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A legal challenge filed by Pennsylvania local governments to eliminate a state law blocking them from regulating single-use plastics could also threaten Harrisburg dealmaking as we know it.
The suit, filed in Commonwealth Court in March by the cities of Philadelphia and West Chester, the township of Lower Merion, and the borough of Narberth, argues that a nearly two-year-old moratorium on municipal single-use plastic bans or fees should be overturned by the courts for violating the state’s environmental rights amendment.
Such restrictions of local governments are known as preemption.
“Saying local officials should not have the tools to tackle problems in their communities is just bad policy,” said David Masur, executive director of PennEnvironment, an environmental group attempting to intervene in the case. “It’s bad on the substance. It doesn’t feel very democratic.”
The moratorium was first passed in 2019 and meant to only last a year while legislative agencies studied plastic litter and the economic impact of local bans. However, amid the COVID-19 pandemic, the ban was extended another year. It is set to expire on July 1, 2021.
Local and state governments have begun passing these laws in an attempt to contain plastics pollution. That includes all of the plaintiffs, whose own bans or taxes were delayed by the state’s preemption law.
Outside the environmental impact, the municipalities also argue that lawmakers unlawfully implemented the ban as part of an omnibus, budget enabling piece of legislation known as a “code bill.”
This legislation must be passed alongside the budget every year as a sort-of instructional manual for the spending. But these bills’ length and breadth makes it easy to insert controversial and far-reaching policies into them at the last minute, to assure those ideas are signed into law.
The municipalities’ suit argues that, when lawmakers added and approved the moratorium in 2019, it was done in violation of the state’s constitution, which prohibits bills from “containing more than one subject, which shall be clearly expressed in its title.”
This constitutional requirement has gotten lawmakers in trouble before.
The state Supreme Court tossed out a law eliminating General Assistance — a small cash benefit program for people fighting addiction, living with a disability, or fleeing domestic violence — as well as one expanding the liability for state municipalities that pass local guns ordinances for not meeting this requirement.
But there is an exception for a budget bill or a bill “codifying or compiling the law or a part thereof.”
To Duquesne University Law School Professor Bruce Ledewitz, an expert in the Pennsylvania constitution and courts, the plastic ban preemption measure appears to meet that exemption.
“I don’t offhand remember a case in which the plaintiff argued that a bill that looked like an appropriation bill actually wasn’t one,” he said in an email.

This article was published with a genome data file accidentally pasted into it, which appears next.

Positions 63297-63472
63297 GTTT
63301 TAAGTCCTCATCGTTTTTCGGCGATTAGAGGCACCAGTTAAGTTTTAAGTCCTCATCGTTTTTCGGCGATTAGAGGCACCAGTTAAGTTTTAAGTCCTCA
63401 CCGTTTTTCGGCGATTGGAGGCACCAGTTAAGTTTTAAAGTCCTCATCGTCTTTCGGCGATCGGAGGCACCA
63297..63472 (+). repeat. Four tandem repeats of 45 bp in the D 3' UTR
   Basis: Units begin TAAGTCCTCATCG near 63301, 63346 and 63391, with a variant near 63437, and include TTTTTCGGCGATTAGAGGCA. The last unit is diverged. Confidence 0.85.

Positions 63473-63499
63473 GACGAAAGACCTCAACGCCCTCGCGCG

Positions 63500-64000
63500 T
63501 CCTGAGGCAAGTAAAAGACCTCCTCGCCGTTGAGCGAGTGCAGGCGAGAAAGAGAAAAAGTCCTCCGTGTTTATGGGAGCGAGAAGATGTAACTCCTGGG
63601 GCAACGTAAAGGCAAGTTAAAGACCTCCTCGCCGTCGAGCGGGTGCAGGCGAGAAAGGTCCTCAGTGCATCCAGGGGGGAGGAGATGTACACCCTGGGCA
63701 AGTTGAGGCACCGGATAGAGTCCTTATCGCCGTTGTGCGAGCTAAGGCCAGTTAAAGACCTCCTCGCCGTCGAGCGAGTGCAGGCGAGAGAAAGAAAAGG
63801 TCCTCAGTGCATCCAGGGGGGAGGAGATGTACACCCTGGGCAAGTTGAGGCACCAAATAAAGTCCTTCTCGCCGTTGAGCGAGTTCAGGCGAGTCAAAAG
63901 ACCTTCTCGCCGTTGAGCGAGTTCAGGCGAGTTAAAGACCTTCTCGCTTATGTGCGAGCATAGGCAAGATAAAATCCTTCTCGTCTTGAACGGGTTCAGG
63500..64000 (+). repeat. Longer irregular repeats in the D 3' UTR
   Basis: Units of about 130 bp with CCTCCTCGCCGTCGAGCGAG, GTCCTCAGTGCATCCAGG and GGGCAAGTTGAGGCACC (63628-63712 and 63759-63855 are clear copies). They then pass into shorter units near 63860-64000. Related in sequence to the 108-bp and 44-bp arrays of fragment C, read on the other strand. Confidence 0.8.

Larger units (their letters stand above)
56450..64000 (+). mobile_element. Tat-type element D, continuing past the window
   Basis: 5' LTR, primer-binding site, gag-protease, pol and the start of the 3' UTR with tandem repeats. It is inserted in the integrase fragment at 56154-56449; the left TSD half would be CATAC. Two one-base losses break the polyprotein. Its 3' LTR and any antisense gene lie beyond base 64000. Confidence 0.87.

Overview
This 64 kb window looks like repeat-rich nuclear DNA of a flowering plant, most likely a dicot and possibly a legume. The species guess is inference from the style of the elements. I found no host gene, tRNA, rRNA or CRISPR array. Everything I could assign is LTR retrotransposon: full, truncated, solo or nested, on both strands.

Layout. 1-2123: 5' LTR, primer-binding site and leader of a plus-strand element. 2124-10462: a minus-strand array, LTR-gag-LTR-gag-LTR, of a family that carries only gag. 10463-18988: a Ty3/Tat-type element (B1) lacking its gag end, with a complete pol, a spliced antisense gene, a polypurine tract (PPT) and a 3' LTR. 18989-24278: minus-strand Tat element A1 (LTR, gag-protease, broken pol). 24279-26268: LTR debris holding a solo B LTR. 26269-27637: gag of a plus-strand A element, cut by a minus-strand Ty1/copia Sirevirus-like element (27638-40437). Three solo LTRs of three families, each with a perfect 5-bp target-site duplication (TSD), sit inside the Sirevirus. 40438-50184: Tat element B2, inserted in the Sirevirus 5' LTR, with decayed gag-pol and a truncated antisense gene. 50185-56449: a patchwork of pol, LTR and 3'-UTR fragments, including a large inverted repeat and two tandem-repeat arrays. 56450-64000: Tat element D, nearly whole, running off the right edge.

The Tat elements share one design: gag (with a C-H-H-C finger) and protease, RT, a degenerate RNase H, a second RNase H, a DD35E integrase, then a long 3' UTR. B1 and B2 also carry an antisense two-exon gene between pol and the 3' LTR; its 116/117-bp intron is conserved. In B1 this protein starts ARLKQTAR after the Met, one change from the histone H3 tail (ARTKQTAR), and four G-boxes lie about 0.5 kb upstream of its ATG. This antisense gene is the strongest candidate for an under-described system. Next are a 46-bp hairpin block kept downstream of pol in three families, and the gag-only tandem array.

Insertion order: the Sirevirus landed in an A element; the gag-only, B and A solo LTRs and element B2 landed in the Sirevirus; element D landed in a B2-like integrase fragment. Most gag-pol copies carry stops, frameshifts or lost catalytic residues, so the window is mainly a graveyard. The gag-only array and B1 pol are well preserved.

Lobbyists also expressed skepticism of the suit for not only putting into question the entire budgetary process, but also threatening one of their tools of the trade to quickly and quietly pass new policies.
“It would foreclose an avenue that leaders and governors use to get issues done that have been hanging out there all session,” said Mike Manzo, a former top staffer with House Democrats and now a lobbyist.
In fact, environmentalists have benefited from the policy at times.
In 2017, the General Assembly approved a small, but long-sought, change to the state’s alternative energy law in a code bill. The change forced utilities to purchase solar energy generated in-state rather than out-of-state.
Masur acknowledged that his cause has gotten small wins out of Harrisburg’s odd ways of doing business. But two wrongs, he argued, didn’t make a right.
“Have we reaped as a society from them using the unconstitutional process? Frankly, the answer is yes,” Masur told the Capital-Star. “But does it make the process right? I think we should follow the law. It’s pretty clear what the law is.”
Both preemption and plastic bags have a long history in Harrisburg. The plastic bag lawsuit is Philadelphia’s second suit in the last six months to overturn state preemption law. City officials also are suing to reverse a ban on municipalities passing their own gun laws.
As for bags, Gov. Tom Wolf vetoed a permanent preemption of local single-use plastic policies in 2017.
Part of the industry’s sway, environmental advocates argue, lies in Senate President Pro Tempore Jake Corman, R-Centre. His central Pennsylvania district includes a plastic bag manufacturer that employs 160 people.
The temporary preemption policy was also accompanied by two studies of the topic, released last summer. The state’s Independent Fiscal Office found that a ban would cost businesses and consumers money. But a statewide 10 cent fee on any one-use bags would both save money and cut out demand for nearly 2 million plastic and paper bags.
Another study on plastic pollution cited research sponsored by the bag manufacturer in Corman’s district. A spokesperson for Corman did not reply to a request for comment.
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